2022 Should See Start of Technology Demos Leading to High Resolution Exoplanet Imaging

A NASA NIAC Phase III is developing and plans to fly a 2022 TDM (Technology Demonstration Mission) to prove the SGLF’s (Solar Gravitational Lens Focus) mission architecture. They will then prepare a near-term (by 2024), low-cost (less than $40M) mission to fly through the solar system faster than any spacecraft ever ~7 AU/year, capable of rendezvous with an interstellar object (ISO).

During Phase III they will consider a set of missions to demo critical technologies.

These efforts align with our roadmap for the SGLF mission capability build-up:
• 2020-21: Phase III develops SGLF design/cost, validates critical technology;
• 2021: SGLF technology roadmap; tech demo mission(s) (TDM) formulated; coronagraph design; initial TDM is designed, passes PDR, readied for flight;
• 2022: A public-private partnership (PPP) initiates technology demonstration; series of TDMs proposed via the PPP;
• 2023-4: Sailcraft flights (less than $20M) to achieve TRL 9;
• 2026-8: Sun-accelerated flights (with ~10 AU/yr); confirm CONOPS;
• 2027: SGLF Project starts for a preselected target;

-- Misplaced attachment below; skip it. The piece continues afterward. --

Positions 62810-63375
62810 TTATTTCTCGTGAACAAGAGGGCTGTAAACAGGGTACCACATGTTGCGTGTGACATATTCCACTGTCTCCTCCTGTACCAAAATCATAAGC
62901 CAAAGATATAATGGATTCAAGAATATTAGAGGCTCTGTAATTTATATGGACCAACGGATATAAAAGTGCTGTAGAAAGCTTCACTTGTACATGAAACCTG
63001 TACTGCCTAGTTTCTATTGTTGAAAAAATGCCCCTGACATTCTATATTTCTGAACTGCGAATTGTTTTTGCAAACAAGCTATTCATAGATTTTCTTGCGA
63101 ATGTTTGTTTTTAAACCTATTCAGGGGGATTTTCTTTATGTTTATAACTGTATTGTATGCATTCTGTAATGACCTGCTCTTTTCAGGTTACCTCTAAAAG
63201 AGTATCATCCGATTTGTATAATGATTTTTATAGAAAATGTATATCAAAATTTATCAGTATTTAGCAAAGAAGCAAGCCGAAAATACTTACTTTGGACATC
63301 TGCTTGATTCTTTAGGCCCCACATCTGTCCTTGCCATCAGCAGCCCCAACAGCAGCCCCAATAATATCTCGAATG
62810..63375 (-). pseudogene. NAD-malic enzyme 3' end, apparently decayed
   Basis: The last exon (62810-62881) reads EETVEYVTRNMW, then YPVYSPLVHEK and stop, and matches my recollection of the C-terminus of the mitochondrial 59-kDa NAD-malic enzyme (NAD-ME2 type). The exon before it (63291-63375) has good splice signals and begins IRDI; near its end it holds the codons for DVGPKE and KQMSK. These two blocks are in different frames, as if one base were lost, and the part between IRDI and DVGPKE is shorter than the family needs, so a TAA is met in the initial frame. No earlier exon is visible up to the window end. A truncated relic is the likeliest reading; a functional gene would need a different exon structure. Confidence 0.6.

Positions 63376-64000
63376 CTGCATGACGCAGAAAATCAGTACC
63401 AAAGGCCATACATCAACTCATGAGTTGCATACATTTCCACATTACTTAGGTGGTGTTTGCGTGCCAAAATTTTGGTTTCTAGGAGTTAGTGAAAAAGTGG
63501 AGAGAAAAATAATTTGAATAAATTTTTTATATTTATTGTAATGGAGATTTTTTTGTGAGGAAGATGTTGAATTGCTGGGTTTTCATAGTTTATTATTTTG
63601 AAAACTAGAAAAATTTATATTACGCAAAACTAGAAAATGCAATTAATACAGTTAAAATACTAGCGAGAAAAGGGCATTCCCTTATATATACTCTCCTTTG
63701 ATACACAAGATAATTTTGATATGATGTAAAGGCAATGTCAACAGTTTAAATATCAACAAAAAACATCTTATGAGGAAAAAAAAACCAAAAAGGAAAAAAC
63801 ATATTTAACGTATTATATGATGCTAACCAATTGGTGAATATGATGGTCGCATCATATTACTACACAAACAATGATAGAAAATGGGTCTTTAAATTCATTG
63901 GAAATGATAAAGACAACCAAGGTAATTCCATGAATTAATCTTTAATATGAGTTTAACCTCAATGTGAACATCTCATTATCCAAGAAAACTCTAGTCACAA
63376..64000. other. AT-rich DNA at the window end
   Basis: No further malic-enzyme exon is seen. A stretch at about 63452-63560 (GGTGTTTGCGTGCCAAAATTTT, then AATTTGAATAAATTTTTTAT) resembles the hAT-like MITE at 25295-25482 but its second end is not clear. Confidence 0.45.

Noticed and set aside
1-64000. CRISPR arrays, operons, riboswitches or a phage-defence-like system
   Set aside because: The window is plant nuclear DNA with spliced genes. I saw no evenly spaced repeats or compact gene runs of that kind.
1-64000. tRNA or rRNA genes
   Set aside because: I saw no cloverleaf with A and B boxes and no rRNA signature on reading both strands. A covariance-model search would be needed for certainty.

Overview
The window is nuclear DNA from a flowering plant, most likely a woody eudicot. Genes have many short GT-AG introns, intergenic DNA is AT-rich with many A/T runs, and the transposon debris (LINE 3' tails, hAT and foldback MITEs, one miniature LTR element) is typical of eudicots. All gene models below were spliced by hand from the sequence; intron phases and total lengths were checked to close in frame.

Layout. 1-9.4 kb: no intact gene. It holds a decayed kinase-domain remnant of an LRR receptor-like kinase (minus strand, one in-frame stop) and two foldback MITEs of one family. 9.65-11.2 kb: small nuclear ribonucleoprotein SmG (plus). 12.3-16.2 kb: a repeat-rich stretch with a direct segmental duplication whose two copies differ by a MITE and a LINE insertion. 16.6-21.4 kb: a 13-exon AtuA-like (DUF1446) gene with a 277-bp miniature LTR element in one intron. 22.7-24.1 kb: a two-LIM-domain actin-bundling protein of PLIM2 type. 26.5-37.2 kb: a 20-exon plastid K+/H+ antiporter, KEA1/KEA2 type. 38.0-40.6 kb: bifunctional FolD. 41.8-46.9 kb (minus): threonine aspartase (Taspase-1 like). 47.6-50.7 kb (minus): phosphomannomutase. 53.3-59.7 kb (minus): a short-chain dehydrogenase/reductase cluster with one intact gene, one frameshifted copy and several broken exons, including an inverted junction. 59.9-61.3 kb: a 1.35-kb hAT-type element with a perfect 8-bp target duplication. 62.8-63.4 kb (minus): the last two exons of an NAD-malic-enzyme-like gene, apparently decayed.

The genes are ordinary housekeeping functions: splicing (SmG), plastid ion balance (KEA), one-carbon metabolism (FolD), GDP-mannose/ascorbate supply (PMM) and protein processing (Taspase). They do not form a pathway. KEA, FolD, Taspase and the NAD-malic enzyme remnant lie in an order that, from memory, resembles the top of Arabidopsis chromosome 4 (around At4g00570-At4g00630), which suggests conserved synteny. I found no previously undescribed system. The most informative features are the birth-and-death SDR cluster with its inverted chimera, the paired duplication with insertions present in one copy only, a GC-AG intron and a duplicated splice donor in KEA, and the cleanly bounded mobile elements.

• 2032-42: Launch a string-of-pearls (SoP) mission (20+ AU/yr) to the target;
• 2060: Discover life beyond the solar system.

By 2060, this strategy could deliver results of tremendous value to our civilization. With Phase III, a high-resolution exoplanet imaging could be achieved in the 21st century, as a flexible, low-cost, affordable string-of-pearls (SoP) concept going faster/further into deep space while also exploring the outer solar system.

12 thoughts on “2022 Should See Start of Technology Demos Leading to High Resolution Exoplanet Imaging”

  1. I guess they grabbed the first image in their file and didn't guess that anyone would think that this affected the point they were trying to illustrate.

  2. Gosh, why they used, for this demo, a 3d mosaic image (Blue Marble 2012 if I am not mistaken) which clearly shows a disproportionately big North America, instead of real distant photo of Earth, like from DSCOVR L1 probe?

  3. The Local ISM is a worthwhile region of study, so in combination with SGL missions, there's a lot of amazing science that can be achieved with these missions. Higher mission speeds will be feasible as the Solar Sail tech improves – 70 AU/year is entirely doable.

  4. The gradual reduction of kg to LEO prices will allow some interesting developments.

    When launching a test or device into space is affordable for a university lab using a commercial provider, it would be much easier to see some kind of daring projects come to life, instead of waiting decades in the queue of more important projects to be launched by the government agencies.

  5. Solid plan and not excessively expensive so risk of getting shelved due to budget cuts is somewhat mitigated. Would like to see it progress at Space X speed though ha ha

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